Medicine’s Disruptive Force

Guest post by Anne Xuan-Lan Nguyen, a first-year medical student in the Class of 2023 at McGill University. We welcome blog posts on topics of interest to Canadian women in medicine. Check our Contributor’s Page for more info.

Medicine’s Disruptive Force

There is this Heritage Canada short on Jennie Trout that I will never forget. It opens at the University of Toronto in 1871. The professor points to an “organ” that he can’t name because of the “presence of the weaker sex” — Jennie Trout and one other female medical student (the only two, actually). As the men keep shouting for them to be kicked out, Trout loses her patience, stands up and screams at the professor, threatening to tell his wife everything. As the classroom calms down, she rips the paper covering the male reproductive organ and sits down. She would go on to be the first woman to practice medicine in Canada.

Trout was not the first, nor the last, to confront these kinds of hurdles throughout her professional career. Despite that, the role of women and gender minorities in medicine has increased drastically in the past decades and has been beneficial to our society. Some recent findings suggest that patients who receive care from female physicians have similar and sometimes better outcomes in terms of mortality and readmission rates compared to their male peers. There is evidence that men and women practice medicine differently as women tend to communicate in a more patient-centered way, provide more psychosocial counselling and preventive care. Additionally, they are more likely to carry out better standardized examinations as they follow more thorough clinical guidelines than their male counterparts.

It was Dr. Elizabeth Blackwell who said “Medicine is so broad a field, so closely interwoven with general interests that it must be regarded as one of those great departments of work in which the cooperation of men and women is needed to fulfill all its requirements.” The more perspectives we include, the better the quality of our care. Diversity and inclusion don’t just benefit medical students or the field itself, but most importantly, our patients. Moreover, community-based practice has greatly benefitted from having male and female doctors as some patients might be more comfortable consulting a woman due to personal or cultural preferences. Having more options gives the patient the freedom to choose and raises the likelihood of treatment compliance. Having more ethnocultural and gender diversity within the working medical body also allows a better understanding of Canada’s diverse population.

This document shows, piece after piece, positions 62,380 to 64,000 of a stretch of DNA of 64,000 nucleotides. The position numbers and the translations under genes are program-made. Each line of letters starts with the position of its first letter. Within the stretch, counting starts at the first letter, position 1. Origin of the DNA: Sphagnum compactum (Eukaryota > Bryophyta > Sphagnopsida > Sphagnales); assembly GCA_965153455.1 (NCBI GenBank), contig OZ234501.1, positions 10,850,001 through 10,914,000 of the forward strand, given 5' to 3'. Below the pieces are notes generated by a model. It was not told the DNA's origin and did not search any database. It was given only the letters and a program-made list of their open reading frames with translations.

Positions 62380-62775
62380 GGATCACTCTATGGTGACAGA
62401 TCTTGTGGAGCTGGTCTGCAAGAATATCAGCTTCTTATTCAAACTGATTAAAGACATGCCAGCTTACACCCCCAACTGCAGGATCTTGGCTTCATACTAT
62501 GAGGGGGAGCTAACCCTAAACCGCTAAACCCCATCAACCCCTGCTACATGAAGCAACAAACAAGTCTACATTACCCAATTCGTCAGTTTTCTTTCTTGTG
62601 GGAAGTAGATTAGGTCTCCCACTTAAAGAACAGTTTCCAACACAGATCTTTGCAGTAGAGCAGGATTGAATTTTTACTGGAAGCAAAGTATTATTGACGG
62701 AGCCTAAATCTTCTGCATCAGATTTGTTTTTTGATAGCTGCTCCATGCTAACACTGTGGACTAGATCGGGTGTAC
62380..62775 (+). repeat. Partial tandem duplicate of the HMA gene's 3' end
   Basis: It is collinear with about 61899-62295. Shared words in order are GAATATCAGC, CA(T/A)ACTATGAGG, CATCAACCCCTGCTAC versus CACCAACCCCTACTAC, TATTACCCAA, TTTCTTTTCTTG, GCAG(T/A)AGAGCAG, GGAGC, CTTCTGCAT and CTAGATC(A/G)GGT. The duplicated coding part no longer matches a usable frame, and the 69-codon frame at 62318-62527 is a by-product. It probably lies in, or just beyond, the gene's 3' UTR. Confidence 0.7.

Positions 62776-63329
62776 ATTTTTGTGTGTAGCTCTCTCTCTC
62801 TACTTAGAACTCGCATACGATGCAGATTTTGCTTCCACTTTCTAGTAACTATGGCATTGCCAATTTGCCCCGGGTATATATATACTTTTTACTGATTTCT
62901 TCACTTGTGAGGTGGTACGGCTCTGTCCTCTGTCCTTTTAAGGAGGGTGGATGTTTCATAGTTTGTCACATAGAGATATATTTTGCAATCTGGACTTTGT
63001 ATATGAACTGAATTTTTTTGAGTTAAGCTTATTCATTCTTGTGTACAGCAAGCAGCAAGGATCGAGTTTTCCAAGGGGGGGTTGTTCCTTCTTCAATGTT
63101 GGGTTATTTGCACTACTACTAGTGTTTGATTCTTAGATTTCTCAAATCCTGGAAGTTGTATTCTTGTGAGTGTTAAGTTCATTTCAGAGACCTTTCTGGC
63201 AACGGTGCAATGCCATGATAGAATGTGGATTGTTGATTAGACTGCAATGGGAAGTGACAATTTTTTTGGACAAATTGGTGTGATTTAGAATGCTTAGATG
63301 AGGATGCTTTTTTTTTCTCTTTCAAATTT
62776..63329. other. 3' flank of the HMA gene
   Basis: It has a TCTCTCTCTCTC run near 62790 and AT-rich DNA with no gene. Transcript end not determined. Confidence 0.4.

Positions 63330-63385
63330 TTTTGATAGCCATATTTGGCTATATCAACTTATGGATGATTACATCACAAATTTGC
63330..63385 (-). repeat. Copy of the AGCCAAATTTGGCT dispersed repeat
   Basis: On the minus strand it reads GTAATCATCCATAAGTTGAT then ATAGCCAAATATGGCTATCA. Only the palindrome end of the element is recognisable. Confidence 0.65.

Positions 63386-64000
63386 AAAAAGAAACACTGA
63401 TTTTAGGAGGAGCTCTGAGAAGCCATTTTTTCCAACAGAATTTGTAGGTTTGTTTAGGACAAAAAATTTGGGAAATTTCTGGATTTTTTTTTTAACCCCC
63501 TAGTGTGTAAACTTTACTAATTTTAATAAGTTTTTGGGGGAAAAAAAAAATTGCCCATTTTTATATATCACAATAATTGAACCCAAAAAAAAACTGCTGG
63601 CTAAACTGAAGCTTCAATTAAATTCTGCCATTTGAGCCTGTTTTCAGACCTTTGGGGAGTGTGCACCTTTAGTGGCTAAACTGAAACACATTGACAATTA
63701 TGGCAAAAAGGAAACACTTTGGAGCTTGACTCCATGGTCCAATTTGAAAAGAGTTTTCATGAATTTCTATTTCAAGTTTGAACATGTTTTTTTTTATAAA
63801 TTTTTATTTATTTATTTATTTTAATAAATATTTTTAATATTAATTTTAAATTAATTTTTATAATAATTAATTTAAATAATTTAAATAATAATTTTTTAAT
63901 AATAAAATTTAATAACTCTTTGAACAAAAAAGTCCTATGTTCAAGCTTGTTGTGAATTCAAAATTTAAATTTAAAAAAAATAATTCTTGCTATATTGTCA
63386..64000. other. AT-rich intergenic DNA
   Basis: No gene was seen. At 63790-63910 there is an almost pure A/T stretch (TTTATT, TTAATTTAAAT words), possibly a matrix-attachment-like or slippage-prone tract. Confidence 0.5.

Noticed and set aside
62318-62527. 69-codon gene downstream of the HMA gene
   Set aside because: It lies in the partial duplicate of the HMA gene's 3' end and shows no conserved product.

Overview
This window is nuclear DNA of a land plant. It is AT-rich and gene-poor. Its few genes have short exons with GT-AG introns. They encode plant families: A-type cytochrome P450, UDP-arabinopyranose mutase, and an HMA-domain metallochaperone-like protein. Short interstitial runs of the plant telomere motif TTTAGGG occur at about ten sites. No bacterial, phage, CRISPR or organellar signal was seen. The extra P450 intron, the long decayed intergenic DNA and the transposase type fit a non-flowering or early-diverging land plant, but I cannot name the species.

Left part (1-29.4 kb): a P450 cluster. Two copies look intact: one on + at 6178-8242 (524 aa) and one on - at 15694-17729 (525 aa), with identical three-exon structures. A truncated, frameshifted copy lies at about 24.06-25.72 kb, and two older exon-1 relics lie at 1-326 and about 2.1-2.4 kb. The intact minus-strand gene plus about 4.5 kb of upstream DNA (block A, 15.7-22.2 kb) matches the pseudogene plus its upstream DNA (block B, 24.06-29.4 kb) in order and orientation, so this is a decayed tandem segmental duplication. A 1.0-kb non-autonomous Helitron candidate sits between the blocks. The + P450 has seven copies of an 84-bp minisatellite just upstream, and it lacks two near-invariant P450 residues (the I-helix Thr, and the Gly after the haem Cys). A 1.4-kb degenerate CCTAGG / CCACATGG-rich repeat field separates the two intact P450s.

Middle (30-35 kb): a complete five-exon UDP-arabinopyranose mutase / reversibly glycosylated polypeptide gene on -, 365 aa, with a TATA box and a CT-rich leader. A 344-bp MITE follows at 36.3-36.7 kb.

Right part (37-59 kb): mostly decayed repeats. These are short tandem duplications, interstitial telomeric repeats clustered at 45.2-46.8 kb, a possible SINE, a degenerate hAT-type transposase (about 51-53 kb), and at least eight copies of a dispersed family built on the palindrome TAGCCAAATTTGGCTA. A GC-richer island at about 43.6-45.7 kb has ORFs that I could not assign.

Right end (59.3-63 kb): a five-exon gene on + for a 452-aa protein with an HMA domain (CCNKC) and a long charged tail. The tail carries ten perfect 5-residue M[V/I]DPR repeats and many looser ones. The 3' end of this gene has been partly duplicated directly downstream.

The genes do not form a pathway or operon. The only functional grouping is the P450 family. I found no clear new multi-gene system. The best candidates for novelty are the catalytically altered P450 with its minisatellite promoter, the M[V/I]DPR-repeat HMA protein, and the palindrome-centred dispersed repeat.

The same can be said for clinical and research leadership to tackle undiagnosed diseases that are prevalent amongst female patients. For instance, cardiovascular disease disproportionately kills 31,000 women in Canada annually because the current medical literature on heart disease and stroke does not accurately represent minorities and women.Indeed, even today, most of the scientific research is based on the standard healthy Caucasian male. With more female doctors in positions of power, women will no longer go unrepresented as policy and research will produce more inclusive data and practical guidelines for all.

In order to respect the Hippocratic oath, which is “first do no harm,” we have to constantly question norms and change the course of medical history to be more inclusive of marginalized groups. Indeed, not less than two hundred years ago, the predominant ideas about physiology underpinned the concept of separate spheres for women and men, where women were confined to the private sphere of the household and men were exposed to the outside world. As change is the only constant, we have to strive to improve job opportunities and access of certain specialities, such as opportunities in surgery, to women. Furthermore, we still have a long way to go in terms of mental health and wellness, as women disproportionately experience the adverse effects of stress, “impostor” syndrome and other burdens such as family planning.

As diversity is rising across the patient spectrum, we want to make the medical workplace more representative, supportive and academically sound in order to accurately treat and heal all citizens. Collectively, we have greatly benefitted from gender equity, equal pay and same rights in multiple work sectors, and medicine is not an exception. Changing medicine to be a more inclusive and diverse workplace will directly impact lives and patient care and allow us all to move forward. Now that we have broken the glass ceiling, the next step is making this profession more financially accessible.


Anne Xuan-Lan Nguyen
Class of 2023
McGill University

Anne is the recipient of the Lieutenant Governor’s medal, the Governor General’s medal and the Sovereign Medal for volunteers. She is actively involved in her community with experience in grassroot community service, social advocacy and policy making and has a strong interest in gender equity, global health, research and health care innovation.